A drama based on the true story of Melvin B. Tolson, a professor at Wiley College Texas. In 1935, he inspired students to form the school's first debate team, which went on to challenge Harvard in the national championship.
Armed men hijack a New York City subway train, holding the passengers hostage in return for a ransom, and turning an ordinary day's work for dispatcher Walter Garber into a face-off with the mastermind behind the crime.
ROMAN J. ISRAEL, ESQ. is a dramatic thriller set in the underbelly of the overburdened Los Angeles criminal court system. Denzel Washington stars as Roman Israel, a driven, idealistic defense attorney who, through a tumultuous series of events, finds himself in a crisis that leads to extreme action. Colin Farrell costars as the monied, cutthroat lawyer who recruits Roman to his firm.Written by
After the premiere at the 2017 Toronto International Film Festival, director Dan Gilroy and Denzel Washington decided to re-structure and re-focus parts of the narrative, which resulted in the removal of 12 minutes of footage. The director said the TIFF premiere served more as "a very high end test screening," because there was no time to do it before, and all involved are now happy with the final cut. [Oct. 2017] See more »
The entire movie happens over a period of time of three weeks. However, when it's mentioned that William is in a coma, which occurs at the beginning of the movie, Roman states that he has been in a coma for several weeks already. See more »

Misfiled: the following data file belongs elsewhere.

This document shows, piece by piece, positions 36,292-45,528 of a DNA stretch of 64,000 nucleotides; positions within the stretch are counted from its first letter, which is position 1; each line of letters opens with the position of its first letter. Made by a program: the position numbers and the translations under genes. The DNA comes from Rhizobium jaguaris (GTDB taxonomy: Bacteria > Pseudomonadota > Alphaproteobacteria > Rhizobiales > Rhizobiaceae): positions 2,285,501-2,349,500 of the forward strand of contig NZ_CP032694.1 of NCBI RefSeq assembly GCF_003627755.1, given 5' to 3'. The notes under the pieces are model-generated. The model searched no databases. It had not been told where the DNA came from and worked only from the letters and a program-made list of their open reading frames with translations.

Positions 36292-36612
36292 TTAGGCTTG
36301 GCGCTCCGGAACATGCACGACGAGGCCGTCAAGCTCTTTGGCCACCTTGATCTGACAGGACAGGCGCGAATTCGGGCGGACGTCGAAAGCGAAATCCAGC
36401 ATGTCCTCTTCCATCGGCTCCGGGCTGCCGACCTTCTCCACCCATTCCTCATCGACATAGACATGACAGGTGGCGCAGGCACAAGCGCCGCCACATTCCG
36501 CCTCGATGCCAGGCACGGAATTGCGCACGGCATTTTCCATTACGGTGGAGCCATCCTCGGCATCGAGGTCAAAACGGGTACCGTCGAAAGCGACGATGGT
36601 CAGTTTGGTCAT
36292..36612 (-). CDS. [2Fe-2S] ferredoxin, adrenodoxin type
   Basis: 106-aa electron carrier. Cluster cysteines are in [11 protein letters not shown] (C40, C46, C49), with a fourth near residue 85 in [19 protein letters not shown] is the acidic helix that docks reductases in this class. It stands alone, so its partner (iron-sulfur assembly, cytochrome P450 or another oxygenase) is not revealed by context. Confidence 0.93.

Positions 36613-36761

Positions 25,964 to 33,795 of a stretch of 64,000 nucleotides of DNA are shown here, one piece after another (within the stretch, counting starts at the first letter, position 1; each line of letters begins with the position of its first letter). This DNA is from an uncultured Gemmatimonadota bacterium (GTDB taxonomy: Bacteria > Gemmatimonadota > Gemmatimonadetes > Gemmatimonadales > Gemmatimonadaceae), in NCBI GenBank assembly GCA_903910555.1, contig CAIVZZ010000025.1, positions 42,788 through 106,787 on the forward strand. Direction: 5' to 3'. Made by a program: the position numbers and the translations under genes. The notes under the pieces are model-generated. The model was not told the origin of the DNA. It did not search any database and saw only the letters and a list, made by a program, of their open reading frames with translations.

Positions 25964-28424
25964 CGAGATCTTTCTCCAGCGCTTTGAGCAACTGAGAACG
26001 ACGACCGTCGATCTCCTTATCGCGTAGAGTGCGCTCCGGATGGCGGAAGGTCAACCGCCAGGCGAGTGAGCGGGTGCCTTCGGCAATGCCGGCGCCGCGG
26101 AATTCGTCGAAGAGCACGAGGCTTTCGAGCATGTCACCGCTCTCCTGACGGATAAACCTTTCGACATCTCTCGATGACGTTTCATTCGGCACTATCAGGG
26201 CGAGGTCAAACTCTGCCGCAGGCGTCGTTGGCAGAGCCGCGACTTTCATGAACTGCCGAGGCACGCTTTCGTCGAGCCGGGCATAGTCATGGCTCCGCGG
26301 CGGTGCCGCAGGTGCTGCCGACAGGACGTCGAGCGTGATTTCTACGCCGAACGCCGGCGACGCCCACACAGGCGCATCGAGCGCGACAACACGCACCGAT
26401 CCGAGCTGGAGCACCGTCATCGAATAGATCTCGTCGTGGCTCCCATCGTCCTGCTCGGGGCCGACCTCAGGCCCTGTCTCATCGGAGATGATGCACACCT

After premiering at the Toronto International Film Festival, the film was re-cut by director Dan Gilroy and star Denzel Washington. The new version is 12 minutes shorter than the festival premiere. In addition to dropping some scenes, the film now features different music on the soundtrack (replacing a number of songs) and moves a scene depicting Roman and Israel going to a Lakers game at the Staples Center to an earlier point in the story. See more »
Denzel Washington can carry a movie and that is the only reason that seeing this movie isn't a complete disappointment. As a Canadian I wondered if the movie never seemed to get out of the gate because I missed Los Angeles cultural nuances that for the conversant made it filled with purpose. I found that the characters had a lot about themselves and their lives that could have been developed, but only the surface was skimmed. Background was in staccato snippets that left a lot on the table in terms of building depth, drawing me in, or giving me a good reason to keep watching. Not all occurrences in the movie were plausible, which is problematic as the movie aims to be realistic. The character of George was unexpectedly interesting, so that added a star to my bottom line.
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